Chapter 13 - Soft Drinks, Regimental and Canteen bottles: The abuse of alcohol was common, so the government encouraged soft drinks in canteens and clubs staring towards the end of the 19th century. They are seldom found in large quantities and tend to be quite local. A number of examples were listed and photographs were obtained when possible. An extensive search for these bottles would likely warrant a publication on their own.
Chapter 14 - Miscellaneous related artifacts: When Dr Mark Warner reviewed the first draft of this book, he suggested a final chapter of related artifacts. We saw and photographed so many interesting items we were able to add that. Preference was given to containers, but all of the artifacts could be found in an archaeological setting.
References: All information from outside sources electronic or paper was referenced.
Mark Newell. PhD, USA May 2015 :... "A couple of colleagues have recently published a book providing excellent photo references to bottles and pottery aboard British naval ships of the 19th century. It’s the best of its kind and I believe it may be very useful to you as you begin to further explore the interior of the HMS Erebus"...
Vernon Erwin, collector, USA, May 2015: WOW!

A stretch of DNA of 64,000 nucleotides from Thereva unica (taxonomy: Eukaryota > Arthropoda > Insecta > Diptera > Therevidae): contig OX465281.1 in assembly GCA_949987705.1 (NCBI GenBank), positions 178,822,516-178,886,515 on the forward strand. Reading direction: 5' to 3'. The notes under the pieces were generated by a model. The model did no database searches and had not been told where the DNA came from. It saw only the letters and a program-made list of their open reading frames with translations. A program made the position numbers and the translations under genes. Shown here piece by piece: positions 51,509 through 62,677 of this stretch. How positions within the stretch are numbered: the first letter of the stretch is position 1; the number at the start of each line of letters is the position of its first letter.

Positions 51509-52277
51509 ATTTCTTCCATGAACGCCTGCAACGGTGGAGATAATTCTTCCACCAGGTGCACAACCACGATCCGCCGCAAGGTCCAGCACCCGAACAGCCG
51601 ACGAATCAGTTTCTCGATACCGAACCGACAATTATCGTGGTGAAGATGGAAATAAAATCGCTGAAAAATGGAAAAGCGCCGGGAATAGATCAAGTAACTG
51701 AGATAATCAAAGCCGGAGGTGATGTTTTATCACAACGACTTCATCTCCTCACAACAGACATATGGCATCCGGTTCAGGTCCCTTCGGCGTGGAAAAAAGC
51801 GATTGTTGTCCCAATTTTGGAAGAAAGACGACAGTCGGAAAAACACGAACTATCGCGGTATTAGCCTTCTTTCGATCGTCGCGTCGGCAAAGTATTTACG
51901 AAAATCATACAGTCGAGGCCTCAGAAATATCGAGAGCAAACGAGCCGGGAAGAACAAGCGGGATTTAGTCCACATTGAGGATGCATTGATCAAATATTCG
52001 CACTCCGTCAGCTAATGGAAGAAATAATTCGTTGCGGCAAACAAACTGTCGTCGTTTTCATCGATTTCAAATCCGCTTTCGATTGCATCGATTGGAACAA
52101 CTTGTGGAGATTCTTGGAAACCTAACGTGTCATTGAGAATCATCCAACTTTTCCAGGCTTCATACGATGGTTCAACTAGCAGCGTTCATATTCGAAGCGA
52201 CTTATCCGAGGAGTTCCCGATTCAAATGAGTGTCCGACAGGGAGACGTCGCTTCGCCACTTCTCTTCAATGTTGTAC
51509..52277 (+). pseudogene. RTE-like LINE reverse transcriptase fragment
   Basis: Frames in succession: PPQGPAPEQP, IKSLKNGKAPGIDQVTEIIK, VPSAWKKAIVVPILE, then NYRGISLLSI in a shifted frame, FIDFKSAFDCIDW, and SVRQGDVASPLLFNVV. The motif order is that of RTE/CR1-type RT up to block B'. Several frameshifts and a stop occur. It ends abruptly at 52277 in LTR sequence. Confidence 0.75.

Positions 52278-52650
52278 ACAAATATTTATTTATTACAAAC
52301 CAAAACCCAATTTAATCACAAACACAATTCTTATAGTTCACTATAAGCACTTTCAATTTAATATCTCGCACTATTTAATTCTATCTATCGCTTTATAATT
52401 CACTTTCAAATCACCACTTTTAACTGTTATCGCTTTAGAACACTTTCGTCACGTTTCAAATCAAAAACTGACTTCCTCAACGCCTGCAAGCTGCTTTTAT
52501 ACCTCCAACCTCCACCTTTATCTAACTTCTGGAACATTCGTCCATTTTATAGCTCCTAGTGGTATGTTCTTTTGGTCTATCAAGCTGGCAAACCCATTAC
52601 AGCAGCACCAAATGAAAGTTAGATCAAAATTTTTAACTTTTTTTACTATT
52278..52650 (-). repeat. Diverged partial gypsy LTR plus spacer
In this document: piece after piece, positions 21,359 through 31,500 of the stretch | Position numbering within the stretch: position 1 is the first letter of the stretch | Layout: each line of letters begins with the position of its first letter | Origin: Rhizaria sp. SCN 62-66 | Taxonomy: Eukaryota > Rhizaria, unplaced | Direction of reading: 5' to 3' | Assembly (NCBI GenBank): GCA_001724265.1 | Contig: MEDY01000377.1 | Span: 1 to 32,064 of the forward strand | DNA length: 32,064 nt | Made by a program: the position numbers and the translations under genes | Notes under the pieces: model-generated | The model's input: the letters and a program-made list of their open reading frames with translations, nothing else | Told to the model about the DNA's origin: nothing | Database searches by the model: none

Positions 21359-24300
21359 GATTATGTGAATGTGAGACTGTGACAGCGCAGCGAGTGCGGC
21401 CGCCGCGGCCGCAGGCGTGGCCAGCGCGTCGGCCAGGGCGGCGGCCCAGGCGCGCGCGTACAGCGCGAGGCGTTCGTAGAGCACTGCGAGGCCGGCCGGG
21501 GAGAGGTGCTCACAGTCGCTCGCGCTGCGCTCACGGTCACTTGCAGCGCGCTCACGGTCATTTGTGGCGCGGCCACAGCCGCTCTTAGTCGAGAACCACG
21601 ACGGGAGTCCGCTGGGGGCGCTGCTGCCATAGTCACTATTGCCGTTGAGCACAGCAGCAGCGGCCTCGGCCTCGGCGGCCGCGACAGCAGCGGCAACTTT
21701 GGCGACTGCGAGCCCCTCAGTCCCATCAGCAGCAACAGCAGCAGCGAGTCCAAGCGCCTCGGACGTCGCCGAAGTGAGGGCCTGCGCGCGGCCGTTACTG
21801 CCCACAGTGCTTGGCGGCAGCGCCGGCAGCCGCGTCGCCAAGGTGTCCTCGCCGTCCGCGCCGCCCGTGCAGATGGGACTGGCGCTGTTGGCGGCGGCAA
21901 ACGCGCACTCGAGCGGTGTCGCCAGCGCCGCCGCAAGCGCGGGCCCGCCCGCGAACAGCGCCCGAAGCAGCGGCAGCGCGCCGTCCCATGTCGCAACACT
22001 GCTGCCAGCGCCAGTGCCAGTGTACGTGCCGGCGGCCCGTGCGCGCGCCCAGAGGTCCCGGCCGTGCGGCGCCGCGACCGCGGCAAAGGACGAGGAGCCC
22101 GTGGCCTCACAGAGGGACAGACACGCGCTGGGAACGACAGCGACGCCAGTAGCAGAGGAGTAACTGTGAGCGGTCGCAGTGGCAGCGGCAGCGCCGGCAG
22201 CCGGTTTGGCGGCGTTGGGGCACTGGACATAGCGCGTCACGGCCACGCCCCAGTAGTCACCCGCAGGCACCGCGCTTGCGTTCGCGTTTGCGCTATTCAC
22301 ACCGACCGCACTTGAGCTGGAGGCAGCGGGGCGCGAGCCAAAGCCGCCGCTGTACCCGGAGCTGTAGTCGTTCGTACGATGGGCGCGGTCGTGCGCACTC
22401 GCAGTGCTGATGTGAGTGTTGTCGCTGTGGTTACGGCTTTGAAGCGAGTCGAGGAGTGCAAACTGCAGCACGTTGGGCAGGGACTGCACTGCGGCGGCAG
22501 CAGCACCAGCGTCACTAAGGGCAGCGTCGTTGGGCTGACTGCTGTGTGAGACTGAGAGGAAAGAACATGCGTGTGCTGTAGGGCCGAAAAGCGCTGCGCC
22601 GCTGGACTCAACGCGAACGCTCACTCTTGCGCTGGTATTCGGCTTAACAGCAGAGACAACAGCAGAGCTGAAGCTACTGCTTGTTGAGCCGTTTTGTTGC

This book is very professionally published. The information and photos are
a perfect reference for every bottle collector. I've been in awe looking
at the many variations and colors of these bottles. Very well done. If you
put this book in the Poison/Black Glass category on Ebay, it would fly off
the shelves. Thanks for the mention of me and good luck!
Wilson, Vancouver Island Author for the Fraser Valley Antiques and
Collectibles Club of Vancouver, British Columbia, May- June 2015: NEW
One of the highlights of the show was a surprise – a brand new book available for sale ($35), coauthored by our Tom Bown and Chriss Addams, formerly of Bermuda; the book was published by Tom himself. It is called “Glass & Pottery Containers of the Royal Navy and British Military: Historic and Archaeological Finds from the 18th, 19th and 20th Centuries.”